13. Bucephalandra goliath S.Y. Wong & P. C. Boyce
  14. Bucephalandra kerangas S.Y. Wong & P. C. Boyce
  15. Bucephalandra kishii S.Y. Wong & P. C. Boyce
  16. Bucephalandra magnifolia H. Okada & Y. Mori
  17. Bucephalandra micrantha S.Y. Wong & P. C. Boyce
  18. Bucephalandra minotaur S.Y. Wong & P. C. Boyce
  19. Bucephalandra motleyana Schott
  20. Bucephalandra muluensis (M. Hotta) S.Y. Wong & P. C. Boyce
  21. Bucephalandra oblanceolata (M. Hotta) S.Y. Wong & P. C. Boyce
  22. Bucephalandra oncophora S.Y. Wong & P. C. Boyce
  23. Bucephalandra pubes S.Y. Wong & P. C. Boyce
  24. Bucephalandra pygmaea (Becc.) P. C. Boyce & S.Y. Wong
  25. Bucephalandra sordidula S.Y. Wong & P. C. Boyce
  26. Bucephalandra spathulifolia Engl. ex S.Y. Wong & P. C. Boyce
  27. Bucephalandra tetana S.Y. Wong & P. C. Boyce
  28. Bucephalandra ultramafica S.Y. Wong & P. C. Boyce
  29. Bucephalandra vespula S.Y. Wong & P. C. Boyce
  30. Bucephalandra yengiae S.Y. Wong & P. C. Boyce
  31. Bucephalandra danumensis S.Y. Wong & P. C. Boyce


  1. ^ Josef Seboth. Litography: O. Sommer (artist) - Genera Aroidearum exposita by Schott, Heinrich Wilhelm. Vindobonae: Typis Caroli Ueberreuter
  2. ^ Kew World Checklist of Selected Plant Families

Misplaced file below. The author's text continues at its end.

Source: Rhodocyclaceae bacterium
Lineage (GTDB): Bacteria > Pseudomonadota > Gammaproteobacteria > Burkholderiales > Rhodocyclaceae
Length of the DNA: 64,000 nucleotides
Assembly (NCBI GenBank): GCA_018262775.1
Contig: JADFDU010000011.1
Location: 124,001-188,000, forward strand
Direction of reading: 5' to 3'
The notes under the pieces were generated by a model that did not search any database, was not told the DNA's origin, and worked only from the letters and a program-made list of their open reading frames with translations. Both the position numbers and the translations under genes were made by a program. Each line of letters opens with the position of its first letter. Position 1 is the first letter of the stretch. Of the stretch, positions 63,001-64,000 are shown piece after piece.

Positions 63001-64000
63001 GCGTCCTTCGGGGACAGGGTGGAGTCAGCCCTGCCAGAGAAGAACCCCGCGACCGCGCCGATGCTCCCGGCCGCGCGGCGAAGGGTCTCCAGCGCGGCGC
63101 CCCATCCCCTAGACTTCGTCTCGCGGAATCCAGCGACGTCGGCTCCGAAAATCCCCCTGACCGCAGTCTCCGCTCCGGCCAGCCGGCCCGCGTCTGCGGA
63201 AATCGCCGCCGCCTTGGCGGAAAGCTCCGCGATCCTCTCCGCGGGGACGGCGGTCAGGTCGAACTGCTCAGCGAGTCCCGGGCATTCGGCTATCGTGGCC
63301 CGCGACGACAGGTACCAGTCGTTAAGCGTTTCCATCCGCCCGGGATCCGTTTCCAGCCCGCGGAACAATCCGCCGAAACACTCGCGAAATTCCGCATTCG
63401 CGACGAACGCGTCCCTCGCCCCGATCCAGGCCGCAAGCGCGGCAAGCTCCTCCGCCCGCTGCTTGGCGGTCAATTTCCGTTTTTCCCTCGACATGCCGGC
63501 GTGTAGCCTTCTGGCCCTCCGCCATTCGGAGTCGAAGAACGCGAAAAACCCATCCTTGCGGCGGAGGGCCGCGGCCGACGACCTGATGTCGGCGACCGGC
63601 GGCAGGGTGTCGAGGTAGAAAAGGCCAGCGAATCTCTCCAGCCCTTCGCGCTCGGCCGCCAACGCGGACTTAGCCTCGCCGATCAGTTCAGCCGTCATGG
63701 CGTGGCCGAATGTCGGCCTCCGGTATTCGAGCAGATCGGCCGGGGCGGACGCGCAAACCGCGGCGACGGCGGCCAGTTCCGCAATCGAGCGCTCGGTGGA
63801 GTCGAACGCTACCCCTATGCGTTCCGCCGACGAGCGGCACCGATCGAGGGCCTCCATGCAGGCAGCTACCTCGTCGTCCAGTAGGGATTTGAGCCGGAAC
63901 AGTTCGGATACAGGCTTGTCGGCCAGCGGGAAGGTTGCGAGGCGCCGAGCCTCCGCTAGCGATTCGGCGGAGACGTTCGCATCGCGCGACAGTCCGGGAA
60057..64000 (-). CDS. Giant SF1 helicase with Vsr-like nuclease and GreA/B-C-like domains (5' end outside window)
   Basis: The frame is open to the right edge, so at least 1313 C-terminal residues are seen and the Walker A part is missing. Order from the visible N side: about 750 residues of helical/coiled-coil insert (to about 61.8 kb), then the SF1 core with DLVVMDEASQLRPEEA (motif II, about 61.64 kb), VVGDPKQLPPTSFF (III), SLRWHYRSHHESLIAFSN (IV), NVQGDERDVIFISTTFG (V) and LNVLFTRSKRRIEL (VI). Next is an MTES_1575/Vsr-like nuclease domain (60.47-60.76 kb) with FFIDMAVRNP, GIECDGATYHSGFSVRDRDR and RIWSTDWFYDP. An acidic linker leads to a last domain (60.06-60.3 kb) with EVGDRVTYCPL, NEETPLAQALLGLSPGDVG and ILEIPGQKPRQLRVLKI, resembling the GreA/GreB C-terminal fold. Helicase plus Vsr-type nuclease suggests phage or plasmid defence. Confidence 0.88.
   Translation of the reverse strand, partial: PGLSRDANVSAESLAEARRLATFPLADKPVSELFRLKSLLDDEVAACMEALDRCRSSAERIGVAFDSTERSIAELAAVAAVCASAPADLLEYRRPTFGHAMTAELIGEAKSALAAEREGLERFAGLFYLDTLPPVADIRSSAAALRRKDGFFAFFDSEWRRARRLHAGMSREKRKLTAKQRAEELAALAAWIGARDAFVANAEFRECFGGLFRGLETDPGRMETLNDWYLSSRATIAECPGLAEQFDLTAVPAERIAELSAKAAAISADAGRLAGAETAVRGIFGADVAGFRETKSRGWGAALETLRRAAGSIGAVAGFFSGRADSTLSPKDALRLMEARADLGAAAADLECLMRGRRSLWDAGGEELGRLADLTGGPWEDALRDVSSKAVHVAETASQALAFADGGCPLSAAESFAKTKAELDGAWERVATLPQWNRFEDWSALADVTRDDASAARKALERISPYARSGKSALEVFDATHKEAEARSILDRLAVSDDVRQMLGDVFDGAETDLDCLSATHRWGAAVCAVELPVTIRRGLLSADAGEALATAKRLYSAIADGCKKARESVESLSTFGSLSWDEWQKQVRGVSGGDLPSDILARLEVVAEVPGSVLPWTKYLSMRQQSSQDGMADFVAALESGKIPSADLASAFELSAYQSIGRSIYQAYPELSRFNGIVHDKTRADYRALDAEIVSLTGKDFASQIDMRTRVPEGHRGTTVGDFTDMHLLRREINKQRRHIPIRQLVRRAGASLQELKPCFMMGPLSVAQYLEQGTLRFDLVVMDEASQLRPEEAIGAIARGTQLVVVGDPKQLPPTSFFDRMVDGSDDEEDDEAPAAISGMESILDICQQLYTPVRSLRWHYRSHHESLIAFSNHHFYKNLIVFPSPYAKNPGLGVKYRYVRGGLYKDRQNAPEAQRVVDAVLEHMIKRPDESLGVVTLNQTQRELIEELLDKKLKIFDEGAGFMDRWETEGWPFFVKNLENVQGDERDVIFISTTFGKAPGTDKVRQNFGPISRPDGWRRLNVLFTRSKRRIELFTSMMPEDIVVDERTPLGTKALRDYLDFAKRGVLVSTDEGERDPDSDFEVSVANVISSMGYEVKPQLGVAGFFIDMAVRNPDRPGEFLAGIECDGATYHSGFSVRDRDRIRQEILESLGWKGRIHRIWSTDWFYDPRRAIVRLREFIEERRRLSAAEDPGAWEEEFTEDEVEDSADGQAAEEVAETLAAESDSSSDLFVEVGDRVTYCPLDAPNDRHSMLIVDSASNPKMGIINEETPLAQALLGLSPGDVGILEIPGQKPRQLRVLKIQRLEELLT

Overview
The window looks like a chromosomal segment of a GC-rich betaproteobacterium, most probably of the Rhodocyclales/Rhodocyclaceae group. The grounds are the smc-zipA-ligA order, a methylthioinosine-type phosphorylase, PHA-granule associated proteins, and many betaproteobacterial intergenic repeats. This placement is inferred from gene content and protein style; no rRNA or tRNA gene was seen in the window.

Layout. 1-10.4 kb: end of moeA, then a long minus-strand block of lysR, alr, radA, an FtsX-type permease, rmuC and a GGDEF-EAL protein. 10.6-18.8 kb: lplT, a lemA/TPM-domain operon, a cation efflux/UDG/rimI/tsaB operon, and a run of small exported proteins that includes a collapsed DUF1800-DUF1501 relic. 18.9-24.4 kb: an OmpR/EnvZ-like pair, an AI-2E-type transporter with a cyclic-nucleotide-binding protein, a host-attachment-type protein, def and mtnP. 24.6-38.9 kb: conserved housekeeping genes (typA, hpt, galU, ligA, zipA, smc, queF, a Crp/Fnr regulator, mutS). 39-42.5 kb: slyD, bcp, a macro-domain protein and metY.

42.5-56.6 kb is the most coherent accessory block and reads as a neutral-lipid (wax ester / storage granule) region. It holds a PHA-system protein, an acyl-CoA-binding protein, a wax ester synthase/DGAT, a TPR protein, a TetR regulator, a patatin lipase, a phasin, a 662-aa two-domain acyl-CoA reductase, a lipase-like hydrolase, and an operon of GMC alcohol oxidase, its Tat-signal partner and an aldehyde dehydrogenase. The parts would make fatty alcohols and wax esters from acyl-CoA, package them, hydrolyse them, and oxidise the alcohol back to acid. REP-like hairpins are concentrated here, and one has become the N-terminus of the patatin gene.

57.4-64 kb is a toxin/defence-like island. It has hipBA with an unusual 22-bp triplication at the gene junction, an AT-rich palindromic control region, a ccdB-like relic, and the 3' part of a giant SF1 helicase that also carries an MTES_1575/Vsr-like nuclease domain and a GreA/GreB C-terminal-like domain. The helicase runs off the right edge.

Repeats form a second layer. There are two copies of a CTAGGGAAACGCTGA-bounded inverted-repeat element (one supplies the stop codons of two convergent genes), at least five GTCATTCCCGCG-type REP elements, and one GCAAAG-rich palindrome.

3. ^ a b c d e f g Yeng, Wong Sin; Boyce, Peter C. (2014-08-02). "Studies on Schismatoglottideae (Araceae) of Borneo XXX — New species and combinations for Bucephalandra" (PDF). Willdenowia. 44 (2): 149–199. doi:10.3372/wi.44.44201. ISSN 0511-9618. S2CID 86523382.
  4. ^ Yeng, Wong Sin; Boyce, Peter C. (2014-12-05). "Studies on Schismatoglottideae (Araceae) of Borneo XXXXI: Additional new species of Bucephalandra" (PDF). Willdenowia. 44 (3): 415–421. doi:10.3372/wi.44.44312. ISSN 0511-9618. S2CID 86281226.
  5. ^ Wong, Sin Yeng; Boyce, Peter C. "Studies on Schismatoglottideae (Araceae) of Borneo LVII: Bucephalandra filiformis – a new species from Maligan, Sarawak, Malaysian Borneo" (PDF). Aroideana. 39: 56–60 – via aroid.org.
  6. ^ Bown, Deni (2000). Aroids: Plants of the Arum Family. Timber Press. ISBN 0-88192-485-7.